It does hurt us to some extent to see people belonging to the nation who we think of as our closest friend and ally talking down to us so often.

      Americans’ perception of the UK is tied to our relationship from WWII and the Cold War, and it was improved a lot by the fact that Britain was our biggest supporter in Afghanistan. We generally have a much more idealistic view of the relationship, I am learning.

  • Charles

    “Done and dusted” gets blank stares from me, although I understand its intent. But where does it originate? Similarly (shared first consonant), “chalk and cheese” I’m guessing was put together because of sound and not only because these two things are about as distinct from each other as can be.

    • Alyssa Bean

      The first one originates from a time when you had to blot either your paper (to make it smooth enough to write on) or your ink (to help it dry) with pounce powder. You “dusted” the powder off your page when you were “done” writing. The second comes from medieval times and are paired together because chalk and cheese share superficial characteristics–in that they’re both white and crumbly–but upon further inspection are very different.

      • Olive Alecs

        Very interesting history behind those two phrases, thanks for sharing! I’m curious if you could give an example for each in context, as I have not heard these before and would not be sure about their use. Thanks! =)

  • tdavis00

    It may be where I live (Seattle) or my age (55) or my class (upper middle), but I’ve never before heard a tank-top referred to as a wife-beater. Question: Since Brits seem to have adopted the term “cougar,” is it really still an Americanism?

    • WSU85

      I’m 51, I live in Olympia, WA and am also upper middle class. I’ve known wife beater since I first met my brother-in law in the late 80′s. That used to be his preferred style, lol!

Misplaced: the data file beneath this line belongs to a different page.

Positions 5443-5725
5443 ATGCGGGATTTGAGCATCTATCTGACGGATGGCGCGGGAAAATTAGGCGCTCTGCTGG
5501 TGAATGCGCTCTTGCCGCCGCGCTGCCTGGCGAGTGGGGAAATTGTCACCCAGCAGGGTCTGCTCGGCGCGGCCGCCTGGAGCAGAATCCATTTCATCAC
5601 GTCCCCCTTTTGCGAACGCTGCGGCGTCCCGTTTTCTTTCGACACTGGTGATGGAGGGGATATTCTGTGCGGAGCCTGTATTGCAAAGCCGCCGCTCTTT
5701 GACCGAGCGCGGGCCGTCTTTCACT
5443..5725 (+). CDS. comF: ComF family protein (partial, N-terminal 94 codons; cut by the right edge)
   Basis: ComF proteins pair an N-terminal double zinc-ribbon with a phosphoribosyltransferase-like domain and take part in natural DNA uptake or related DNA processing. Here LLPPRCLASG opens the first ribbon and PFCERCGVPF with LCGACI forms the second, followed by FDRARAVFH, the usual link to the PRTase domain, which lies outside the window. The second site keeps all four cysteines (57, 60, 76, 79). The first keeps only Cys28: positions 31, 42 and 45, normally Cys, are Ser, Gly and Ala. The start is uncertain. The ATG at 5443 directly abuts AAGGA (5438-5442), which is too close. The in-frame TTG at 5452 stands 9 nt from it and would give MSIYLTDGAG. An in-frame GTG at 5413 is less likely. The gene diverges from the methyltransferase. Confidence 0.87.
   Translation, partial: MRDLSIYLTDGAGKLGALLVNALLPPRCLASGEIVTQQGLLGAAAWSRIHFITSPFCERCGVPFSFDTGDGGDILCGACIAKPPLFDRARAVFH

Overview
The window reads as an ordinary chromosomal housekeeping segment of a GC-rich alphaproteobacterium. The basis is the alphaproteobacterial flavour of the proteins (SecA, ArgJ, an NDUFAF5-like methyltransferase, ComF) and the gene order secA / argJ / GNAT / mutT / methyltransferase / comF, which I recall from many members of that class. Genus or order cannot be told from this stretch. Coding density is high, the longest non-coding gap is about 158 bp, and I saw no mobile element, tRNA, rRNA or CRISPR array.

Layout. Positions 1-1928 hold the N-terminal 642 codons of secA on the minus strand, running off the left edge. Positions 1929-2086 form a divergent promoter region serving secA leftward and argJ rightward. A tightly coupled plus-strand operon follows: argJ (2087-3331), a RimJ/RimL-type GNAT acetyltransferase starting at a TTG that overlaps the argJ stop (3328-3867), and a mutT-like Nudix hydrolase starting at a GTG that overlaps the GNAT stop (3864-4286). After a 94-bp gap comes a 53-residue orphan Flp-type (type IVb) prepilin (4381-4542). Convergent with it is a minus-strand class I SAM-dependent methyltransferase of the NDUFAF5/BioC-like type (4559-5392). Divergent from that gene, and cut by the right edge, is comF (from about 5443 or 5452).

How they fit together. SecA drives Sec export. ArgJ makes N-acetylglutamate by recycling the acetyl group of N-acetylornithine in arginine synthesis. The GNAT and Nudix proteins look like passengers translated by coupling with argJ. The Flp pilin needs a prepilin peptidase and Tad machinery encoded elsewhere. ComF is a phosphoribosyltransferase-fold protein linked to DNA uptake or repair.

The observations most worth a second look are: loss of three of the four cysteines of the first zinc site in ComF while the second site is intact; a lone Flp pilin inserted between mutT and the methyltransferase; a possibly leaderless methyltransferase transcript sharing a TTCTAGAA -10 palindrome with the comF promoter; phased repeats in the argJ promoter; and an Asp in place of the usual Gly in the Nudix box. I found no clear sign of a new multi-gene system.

• Joy Prys

    “Wife beater” is very popular in my part of California, I have never heard “jump the shark. We do say ‘awesome’ a lot, but not for something as simple as coffee. My boys say phrases like ‘thats sick’, or ‘thats dope’ and if they’re gonna use the word douche…its ‘what a douche’. Its interesting how thing are so different in different areas of America.

  • Heather Cameron

    I am from America and I was reading about how many Americans haven’t heard the term “Wife-Beater” until their thirties or later, but go the the east and south a bit, you hear that term every day. Everyone wears their wife-beaters under a shirt, or maybe to work. “Honey go to the store I need to buy a pack of wife-beaters.” It’s pretty common here in the south or in the country.

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  • Christina

    One problem with some of these “Phrases” is the dialect and phrases are different across the whole of the United States. Remember the US is a very big place compared to England. England itself could fit into many of the states within the US. Statements like “Jump the Shark” or “wife-beater” can be used frequently in one region while completely unheard of in another.